Divergent Plate Boundary: The Extension Systems

Divergent Plate Boundary

Divergent plate boundaries are zones where plates split into two or more smaller plates that move apart and the dominant stress field is extension. To accommodate the separation, dominantly normal faults and even open fissures form where crustal rocks undergo stretching, rupture and lengthening. Because the lithosphere is thinned, there is upwelling of the mantle below the necked crust. 

Decompression of the mantle results in partial melting and basaltic magma produced is injected into the fissures or extruded as fissure eruptions. Basaltic magmatism at the axis of a ridge creates new oceanic lithosphere as plates diverge from one another; this process is called seafloor spreading. Divergent plate boundaries are some of the most active volcanic areas on the Earth. 

This process is so important that more than half of the earth’s surface has been created by volcanic activity along divergent boundaries during the past 200 Ma.  

Bulk lithospheric rheologies control the development of large-scale extensional structures that can be classified as follows:

Continental lithosphere
Narrow rift systems

East African rift system, Rhine Graben, North Sea
Wide extensional systems

Basin and Range

Passive margins

Bay of Biscay

Oceanic lithosphere
Young oceanic basins

Gulf of Suez, Read Sea

Mid ocean ridges

Mid-Atlantic ridge

Back-arc basins

 In terms of plate tectonics, the extension systems are associated with:

  • - Constructive plate boundaries (oceanic and continental rift zones)
  • - Destructive boundaries (back-arc spreading, marginal basins)
  • - Intra-continental regions (rifts and extensional basins).

Smaller-scale extensional settings include gravitational collapse of thickened crusts and continental margins, and local extension due to magmatic and salt domes.

Read also: Divergent Boundary: Definition, Features, Examples 

The Terminology of Extensional Tectonics

Accommodation zones

Accommodation zones Normal fault systems are not continuous along the length of a rift. Rather, rifts are divided intosegments, whose axes may be offset from one another. Further, the faults of one segment may dip in the opposite direction to the faults of another segment. An accommodation zone is the region of complex structure that links the ends of two rift segments. Accommodation zones typically include strike-slip faults.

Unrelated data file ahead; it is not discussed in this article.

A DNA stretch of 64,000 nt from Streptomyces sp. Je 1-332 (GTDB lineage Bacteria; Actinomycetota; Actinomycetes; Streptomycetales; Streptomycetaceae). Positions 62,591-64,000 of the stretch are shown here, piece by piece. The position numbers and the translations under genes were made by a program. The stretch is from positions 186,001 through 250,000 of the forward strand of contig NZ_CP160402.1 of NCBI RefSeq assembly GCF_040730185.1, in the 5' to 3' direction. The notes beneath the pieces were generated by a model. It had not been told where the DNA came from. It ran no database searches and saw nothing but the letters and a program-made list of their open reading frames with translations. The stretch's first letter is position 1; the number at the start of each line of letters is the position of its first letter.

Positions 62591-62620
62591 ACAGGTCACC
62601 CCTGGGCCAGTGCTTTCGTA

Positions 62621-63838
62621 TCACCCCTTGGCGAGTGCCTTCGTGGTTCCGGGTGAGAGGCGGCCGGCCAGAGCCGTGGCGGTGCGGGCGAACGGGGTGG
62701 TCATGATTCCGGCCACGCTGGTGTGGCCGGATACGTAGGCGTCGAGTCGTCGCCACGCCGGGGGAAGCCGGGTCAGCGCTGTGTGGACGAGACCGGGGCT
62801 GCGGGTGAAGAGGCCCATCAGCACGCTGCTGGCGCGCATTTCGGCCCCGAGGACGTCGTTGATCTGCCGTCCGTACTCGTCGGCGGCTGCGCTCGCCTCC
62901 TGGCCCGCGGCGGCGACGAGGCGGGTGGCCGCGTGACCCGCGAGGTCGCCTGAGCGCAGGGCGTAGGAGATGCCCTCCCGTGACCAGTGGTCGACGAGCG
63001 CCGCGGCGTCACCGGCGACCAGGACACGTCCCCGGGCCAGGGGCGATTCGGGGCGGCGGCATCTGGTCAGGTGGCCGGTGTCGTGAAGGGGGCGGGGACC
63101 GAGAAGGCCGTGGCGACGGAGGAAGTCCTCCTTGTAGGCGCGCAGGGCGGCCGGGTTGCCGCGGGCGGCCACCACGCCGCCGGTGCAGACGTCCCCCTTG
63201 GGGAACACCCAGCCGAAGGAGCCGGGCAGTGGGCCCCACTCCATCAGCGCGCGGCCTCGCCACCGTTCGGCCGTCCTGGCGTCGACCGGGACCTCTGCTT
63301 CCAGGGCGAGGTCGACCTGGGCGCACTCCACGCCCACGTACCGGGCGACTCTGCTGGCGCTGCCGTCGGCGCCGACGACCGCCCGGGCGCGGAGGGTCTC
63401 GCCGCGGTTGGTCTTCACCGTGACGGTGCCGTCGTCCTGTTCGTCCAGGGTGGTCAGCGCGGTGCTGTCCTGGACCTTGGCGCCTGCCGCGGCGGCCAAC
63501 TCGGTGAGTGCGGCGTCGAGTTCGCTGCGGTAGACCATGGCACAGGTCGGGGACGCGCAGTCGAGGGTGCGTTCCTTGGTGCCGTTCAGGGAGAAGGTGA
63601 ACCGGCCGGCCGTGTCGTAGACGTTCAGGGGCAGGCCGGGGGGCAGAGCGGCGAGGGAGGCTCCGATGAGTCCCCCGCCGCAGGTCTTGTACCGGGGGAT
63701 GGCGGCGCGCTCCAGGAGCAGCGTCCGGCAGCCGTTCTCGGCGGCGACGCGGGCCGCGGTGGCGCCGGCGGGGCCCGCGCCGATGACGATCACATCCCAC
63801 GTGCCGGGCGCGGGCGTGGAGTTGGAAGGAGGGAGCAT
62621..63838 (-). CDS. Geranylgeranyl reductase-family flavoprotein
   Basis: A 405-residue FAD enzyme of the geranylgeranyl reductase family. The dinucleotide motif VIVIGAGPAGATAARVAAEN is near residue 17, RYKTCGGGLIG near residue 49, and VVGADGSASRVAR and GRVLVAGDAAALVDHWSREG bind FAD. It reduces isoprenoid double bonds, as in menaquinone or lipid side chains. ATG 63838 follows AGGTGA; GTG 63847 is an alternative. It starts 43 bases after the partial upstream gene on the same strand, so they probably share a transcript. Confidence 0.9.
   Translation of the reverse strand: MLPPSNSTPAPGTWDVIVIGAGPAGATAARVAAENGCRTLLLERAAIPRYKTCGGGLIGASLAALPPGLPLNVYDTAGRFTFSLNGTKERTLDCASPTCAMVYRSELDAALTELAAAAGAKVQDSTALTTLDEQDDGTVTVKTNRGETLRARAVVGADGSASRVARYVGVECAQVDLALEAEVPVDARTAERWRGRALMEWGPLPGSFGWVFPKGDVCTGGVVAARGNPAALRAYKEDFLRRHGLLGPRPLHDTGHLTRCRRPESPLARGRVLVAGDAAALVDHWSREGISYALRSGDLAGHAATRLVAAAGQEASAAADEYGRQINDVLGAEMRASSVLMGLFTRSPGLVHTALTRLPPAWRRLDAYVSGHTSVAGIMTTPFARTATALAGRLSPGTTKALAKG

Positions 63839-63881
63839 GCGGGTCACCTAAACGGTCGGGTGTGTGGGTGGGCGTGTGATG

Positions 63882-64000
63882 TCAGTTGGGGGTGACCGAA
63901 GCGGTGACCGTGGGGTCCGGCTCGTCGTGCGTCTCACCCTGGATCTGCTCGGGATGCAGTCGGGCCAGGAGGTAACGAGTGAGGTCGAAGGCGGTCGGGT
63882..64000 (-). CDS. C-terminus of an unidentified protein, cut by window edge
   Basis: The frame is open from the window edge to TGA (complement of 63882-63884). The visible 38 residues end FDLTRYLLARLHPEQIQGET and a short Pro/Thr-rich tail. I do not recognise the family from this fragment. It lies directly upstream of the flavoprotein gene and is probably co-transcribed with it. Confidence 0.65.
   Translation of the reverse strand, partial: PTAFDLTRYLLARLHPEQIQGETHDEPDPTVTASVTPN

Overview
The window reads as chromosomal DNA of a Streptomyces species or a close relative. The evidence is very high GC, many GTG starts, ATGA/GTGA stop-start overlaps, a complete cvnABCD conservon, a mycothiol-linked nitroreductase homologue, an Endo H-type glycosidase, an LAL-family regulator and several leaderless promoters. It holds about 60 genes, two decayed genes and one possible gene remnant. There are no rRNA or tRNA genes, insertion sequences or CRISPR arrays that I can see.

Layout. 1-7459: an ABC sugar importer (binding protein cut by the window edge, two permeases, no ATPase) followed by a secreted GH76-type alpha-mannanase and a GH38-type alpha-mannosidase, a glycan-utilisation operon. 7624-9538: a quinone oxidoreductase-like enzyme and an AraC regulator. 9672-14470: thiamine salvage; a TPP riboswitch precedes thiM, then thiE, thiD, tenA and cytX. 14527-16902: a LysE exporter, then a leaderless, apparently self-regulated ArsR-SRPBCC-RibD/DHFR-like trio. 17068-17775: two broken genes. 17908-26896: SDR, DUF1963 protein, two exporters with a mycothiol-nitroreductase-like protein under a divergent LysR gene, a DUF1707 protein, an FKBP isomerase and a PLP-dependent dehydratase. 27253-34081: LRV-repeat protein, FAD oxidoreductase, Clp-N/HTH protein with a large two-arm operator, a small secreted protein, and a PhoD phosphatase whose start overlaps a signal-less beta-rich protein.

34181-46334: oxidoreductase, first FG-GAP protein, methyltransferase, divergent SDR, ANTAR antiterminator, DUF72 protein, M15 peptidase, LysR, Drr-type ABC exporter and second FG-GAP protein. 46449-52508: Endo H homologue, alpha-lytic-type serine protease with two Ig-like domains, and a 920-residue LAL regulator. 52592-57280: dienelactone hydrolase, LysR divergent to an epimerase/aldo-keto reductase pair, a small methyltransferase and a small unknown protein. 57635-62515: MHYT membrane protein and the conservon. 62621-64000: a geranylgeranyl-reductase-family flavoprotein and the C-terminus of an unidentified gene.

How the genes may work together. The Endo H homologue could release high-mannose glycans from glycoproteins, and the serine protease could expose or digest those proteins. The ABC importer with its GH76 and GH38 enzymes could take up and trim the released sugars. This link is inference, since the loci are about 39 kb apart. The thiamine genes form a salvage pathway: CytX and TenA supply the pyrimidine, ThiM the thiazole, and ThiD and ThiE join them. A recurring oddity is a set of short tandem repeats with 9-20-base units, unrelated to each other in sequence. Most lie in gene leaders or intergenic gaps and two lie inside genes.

Active Margin

Active margin A continental margin that coincides with either a strike-slip or convergent plate boundary, and thus is seismically active.

Aulacogen is An unsuccessful rift that cuts across a continental margin at a high angle to the margin. Typically, aulacogens transect the grain of an orogen that borders the margin. Aulacogens may represent failed arms of three-armed rifts, or they may simply be older rifts (formed long before the development of the continental margin, during an earlier episode of rifting at a different orientation) that were cut off when the margin formed .

The Terminology of Convergent plat Boundary

Accretionary prism A wedge of deformed sediment, and locally deformed basalt, that forms along the edge of the overriding slab; the material of the accretionary prism consists of pelagic sediment and oceanic basalt scraped off the downgoing plate, as well as sediment that has collected in the trench.


Arc-trench gap The horizontal distance between the axis of the volcanic arc and the axis of the trench.


Backarc basin A narrow ocean basin located between an island arc and a continental margin.


Backarc region A general term for the region that is on the opposite side of the volcanic arc from the trench.


Continental arc A volcanic arc that has been built on continental crust.

Allochthon The thrust sheet above a detachment is the allochthon (meaning that it is composed of allochthonous rock; i.e., rock that has moved substantially from its place of origin).

Autochthon The footwall below a detachment is the autochthon; it is composed of autochthonous rock, or rock that is still in its place of origin.

Contractional fault A contractional fault is one whose displacement results in shortening of the layers that the fault cuts, regardless of the orientation of the fault with respect to horizontal.

Décollement The French word for detachment.

Types of folds with Photos

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